by Nicholas Karides,

Director, ampersand communications ltd

An inconvenient truth is mostly associated with the exposure of a closely guarded secret, a scandal with a capacity to foil an ambitious politician’s plans. Exposing these truths is more often than not the adopted role of the media. You don’t usually expect politicians championing the uncovering of inconvenient truths. That is why Al Gore’s film An Inconvenient Truth is worth noting. Because Al Gore’s truth is not merely inconvenient; it is terrifying.


Not surprisingly it has been shot down 1) as unsubstantiated; 2) as not offering the ‘other side’ a forum to respond as documentaries should, and 3) as a communication tool aimed at boosting Gore’s candidacy for the 2008 Democrats’ presidential nomination.


With all due respect to the level of analysis worthy of this newsletter’s status, the way the weather has been acting in recent years on this side of the Mediterranean is substantiation enough to kill off the first argument. The way nature is changing is not speculative as Gore’s opponents may suggest.


As to the second argument, it has been rather obvious that besides igniting civil wars around the globe all the US government has been doing since George Bush rejected the Kyoto Agreement has been to undermine the argument against global warming. As for argument (3), personally, I am not too bothered; in fact I wouldn’t mind at all if the next president of the United States was a neo-conservationist. But that is a decision for an encouragingly angrier US electorate to make next year.


Of course the film is built around Al Gore and of course it is irritating to hear him speak about his geography teacher and his celebrity friends. Yes he comes out the star. But so did Diana with the AIDS and land mines campaigns; so is Angelina Jolie with poverty stricken children around the world. This is the way the communication game is played these days, and Gore knows how to win it both for the benefit of the arguments he espouses and – ok - for the benefit of the image he wishes to project.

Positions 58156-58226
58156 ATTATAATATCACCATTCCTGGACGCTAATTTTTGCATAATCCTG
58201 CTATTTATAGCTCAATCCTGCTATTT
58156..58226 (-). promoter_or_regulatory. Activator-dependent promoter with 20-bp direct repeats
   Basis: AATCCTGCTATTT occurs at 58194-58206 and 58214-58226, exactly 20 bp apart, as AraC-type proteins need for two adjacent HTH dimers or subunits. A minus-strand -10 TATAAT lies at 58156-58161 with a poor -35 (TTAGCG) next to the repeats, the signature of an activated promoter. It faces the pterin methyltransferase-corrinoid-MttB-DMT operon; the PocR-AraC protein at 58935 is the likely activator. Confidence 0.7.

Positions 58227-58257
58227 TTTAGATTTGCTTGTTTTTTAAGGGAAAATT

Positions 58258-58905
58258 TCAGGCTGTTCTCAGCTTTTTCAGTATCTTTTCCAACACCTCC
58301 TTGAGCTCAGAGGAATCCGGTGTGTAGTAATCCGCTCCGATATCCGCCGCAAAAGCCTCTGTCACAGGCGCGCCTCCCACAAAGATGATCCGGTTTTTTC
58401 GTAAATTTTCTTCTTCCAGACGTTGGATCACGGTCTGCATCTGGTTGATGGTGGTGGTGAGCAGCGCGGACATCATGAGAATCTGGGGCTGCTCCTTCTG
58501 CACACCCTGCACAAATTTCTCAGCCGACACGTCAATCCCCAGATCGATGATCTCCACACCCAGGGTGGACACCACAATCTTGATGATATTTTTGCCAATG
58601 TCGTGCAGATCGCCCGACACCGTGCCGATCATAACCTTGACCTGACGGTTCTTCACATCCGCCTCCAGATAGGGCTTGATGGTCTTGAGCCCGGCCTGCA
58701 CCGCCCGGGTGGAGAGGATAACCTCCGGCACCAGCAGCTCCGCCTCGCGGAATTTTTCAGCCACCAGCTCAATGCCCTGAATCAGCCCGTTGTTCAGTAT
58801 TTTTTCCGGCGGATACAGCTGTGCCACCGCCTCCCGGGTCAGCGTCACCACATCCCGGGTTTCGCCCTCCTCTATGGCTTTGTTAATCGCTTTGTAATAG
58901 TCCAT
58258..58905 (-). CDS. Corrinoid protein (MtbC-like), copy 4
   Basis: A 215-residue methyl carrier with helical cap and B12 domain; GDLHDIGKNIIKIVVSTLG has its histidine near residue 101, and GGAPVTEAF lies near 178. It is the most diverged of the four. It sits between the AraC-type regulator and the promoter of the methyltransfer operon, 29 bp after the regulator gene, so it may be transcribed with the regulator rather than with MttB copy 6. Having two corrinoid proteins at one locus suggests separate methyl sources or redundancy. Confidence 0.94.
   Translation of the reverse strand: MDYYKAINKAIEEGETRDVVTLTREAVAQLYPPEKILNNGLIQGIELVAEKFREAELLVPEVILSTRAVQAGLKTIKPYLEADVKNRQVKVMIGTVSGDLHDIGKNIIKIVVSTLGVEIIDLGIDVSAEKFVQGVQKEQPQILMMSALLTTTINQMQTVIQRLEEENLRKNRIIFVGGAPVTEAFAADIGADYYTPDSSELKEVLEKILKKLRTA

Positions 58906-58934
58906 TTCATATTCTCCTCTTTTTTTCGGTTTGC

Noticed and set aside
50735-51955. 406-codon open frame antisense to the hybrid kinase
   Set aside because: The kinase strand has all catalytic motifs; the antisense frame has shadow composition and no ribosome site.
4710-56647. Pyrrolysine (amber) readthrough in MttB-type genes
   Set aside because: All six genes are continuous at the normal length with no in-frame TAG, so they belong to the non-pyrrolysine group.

What doubters must have in mind is that the method he opted for was a risky one for the US audience. Not only because it is a tough subject to tackle but because unlike what conventional American communication wisdom prefers, the topic is a deeply depressing one.  Nonetheless the way he carried it through - with humour and Clintonian flair - and certainly the weight of the issue per se appear to have made the difference.

Perhaps skeptics should also ask whether a would-be US presidential candidate would waste time on a grueling lecture tour of Australia, Europe and south-east Asia to collect votes for the US primaries. The truth of the matter is that the problem is a global one and it needs a credible global ambassador to propagate it. Having checked his joint manifesto with Bill Clinton dating June 1992 [Putting People First] the chapter on global warming is right there on page 93. The same arguments with much less evidence than what nature has unfortunately afforded us since. Interestingly a reading of the 1992 Clinton-Gore agenda reveals that George Bush Senior’s aversion to environmental policy was far worse than George W's.


Bottom line: Gore's message is clear, convincing and alarming. The debate he has stirred is necessary. He has brought a meaningful issue to the centre stage of the global debate, and that can’t be a bad thing. And though he has encountered friendlier audiences in the European Union than in the United State where change would matter most, he has made a difference even there. The State of California has recently become tougher on carbon dioxide emissions. On our side of the world the European Commission is grinding its teeth at industrial polluters having greater popular backing and stronger conviction. Having the European Union warming up to a US politician – even if he was a failed next president - is something we haven’t seen in quite a while. It could in fact help forge a convenient alliance for change.


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